A recent report revealed that 237 million medication errors occur in NHS England annually. Not only did the study reveal that these mistakes cause 712 deaths and could be a contributory factor to thousands more, but it is estimated that this costs the NHS £98.5 million a year.

Fiona Campbell, a research fellow at the University of Sheffield, was involved with the study. She met up with pH7 writer, Emma Hazelwood, to provide some more information on the report.

How did the project come about?

The team, which included Marrissa Martyn-St James and Eva Kaltenthaler, at the School of Health and Related Research were asked by the Department of Health to look at how prevalent medication errors in the NHS are, and to estimate the cost of these errors. The project was a collaboration between researchers in Sheffield, Manchester and York, with the team at Sheffield identifying and synthesising relevant literature.

How were the figures calculated?

There are many different ways that studies have measured medication errors. Some examples are to look at past prescribing practices, or adverse drug events (ADRs). The threshold for counting an error is very low – the figure of 237 million includes any small error at all.

What were the limitations of the study?

As with any study, there were some limitations. First, there was a strict time limit, set by the Department of Health – the team at Sheffield had about six weeks to analyse a mammoth amount of data. Secondly, calculations for medication errors are complicated. This is for several reasons – there are different definitions of an error across studies, and sometimes no one realises an error has been made so it may go unrecorded. There are also ethical implications of studying medication errors – if a researcher spots an error, they may feel that they have a moral obligation to stop it before it results in harm to a patient. Therefore, it is difficult to calculate what the impact of these mistakes would have been. In this study, some data goes back as far as ten years. Our healthcare system may have changed since then.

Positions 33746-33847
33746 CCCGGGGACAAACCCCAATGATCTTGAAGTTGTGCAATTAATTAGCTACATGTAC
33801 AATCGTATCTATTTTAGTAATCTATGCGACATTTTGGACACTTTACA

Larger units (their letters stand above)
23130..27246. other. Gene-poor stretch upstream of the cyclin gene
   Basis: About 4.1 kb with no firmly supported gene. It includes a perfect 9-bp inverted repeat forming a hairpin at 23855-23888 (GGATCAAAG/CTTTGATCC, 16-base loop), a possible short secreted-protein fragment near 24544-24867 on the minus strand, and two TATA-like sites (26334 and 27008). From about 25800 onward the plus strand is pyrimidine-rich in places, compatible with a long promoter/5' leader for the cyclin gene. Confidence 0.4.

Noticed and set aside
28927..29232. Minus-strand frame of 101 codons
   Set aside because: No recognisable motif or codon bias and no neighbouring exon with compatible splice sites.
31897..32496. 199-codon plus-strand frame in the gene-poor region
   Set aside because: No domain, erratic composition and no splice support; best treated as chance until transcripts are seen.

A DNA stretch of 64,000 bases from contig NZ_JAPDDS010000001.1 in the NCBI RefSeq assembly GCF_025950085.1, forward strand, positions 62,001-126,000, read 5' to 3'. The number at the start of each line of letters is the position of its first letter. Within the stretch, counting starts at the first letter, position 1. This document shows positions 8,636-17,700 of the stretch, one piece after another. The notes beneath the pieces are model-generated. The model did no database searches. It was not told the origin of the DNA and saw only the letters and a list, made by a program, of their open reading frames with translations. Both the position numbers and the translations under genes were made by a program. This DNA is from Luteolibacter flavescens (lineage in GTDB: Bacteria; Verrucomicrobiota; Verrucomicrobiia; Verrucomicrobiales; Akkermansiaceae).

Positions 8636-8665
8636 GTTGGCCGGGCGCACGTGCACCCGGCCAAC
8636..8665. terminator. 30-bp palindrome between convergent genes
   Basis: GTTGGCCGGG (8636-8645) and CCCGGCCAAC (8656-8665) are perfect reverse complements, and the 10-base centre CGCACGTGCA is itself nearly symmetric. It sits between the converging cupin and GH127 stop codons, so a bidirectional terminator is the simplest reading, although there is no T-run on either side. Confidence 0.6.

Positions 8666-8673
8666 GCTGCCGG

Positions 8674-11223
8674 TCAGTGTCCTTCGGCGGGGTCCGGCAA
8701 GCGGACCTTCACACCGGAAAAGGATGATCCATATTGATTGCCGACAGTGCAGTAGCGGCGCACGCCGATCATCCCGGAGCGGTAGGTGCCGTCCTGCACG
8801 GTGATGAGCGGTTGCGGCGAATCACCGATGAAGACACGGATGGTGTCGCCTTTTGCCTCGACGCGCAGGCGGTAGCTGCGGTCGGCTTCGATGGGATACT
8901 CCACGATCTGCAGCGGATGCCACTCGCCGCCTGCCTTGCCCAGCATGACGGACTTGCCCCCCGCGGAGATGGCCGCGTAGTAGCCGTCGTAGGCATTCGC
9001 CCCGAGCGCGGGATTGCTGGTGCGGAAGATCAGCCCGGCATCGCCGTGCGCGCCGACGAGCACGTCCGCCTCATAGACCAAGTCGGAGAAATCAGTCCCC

Is it a serious problem?

Considering that there are only about 50 million people in England, the figure of 237 million medication errors per year seems shocking. However, what is lost in this figure is that there are billions of prescriptions issued every year. Furthermore, the threshold for an error is very low – even if one is noticed by healthcare professionals and stopped before it reaches the patient, it is still included in these calculations. Of course, there are catastrophic errors which result in severe patient harm, or even death, but not all – in fact, three out of four result in no harm. Having 237 million medication errors does not mean that people have taken the wrong medication 237 million times. Although it is estimated that these errors are a contributory factor in 1,700 – 22,303 deaths a year, the true figure is most likely at the lower end of this range. Again, the threshold is very low – if someone dies and there was a medication error, even if it is unlikely that it was related to their death, it must be recorded as a potential contributory factor.

Although the errors result in hundreds of deaths, and cost the NHS £98.5 million per year, it seems that we are no worse than anybody else. In many countries, errors are not even recorded, and, when they are, rates are similar to those in this study. The fact that the team was able to undertake this project could be seen as a commitment to transparency within the NHS, and of the determination to reduce these errors.

What are the possible improvements for the NHS?

In order to stop these errors, we must continue to be vigilant in recording them. We rely on healthcare professionals to record their own mistakes, so it is vital that there is not an environment of guilt and shame. There are currently trials seeking to reduce error rates, in particular researching where they occur, and new systems for flagging them up. There are already different checks that happen within the NHS, and, for an error to reach the patient, every mistake has to align. The report supports more funding for research into what we can do to reduce medication errors.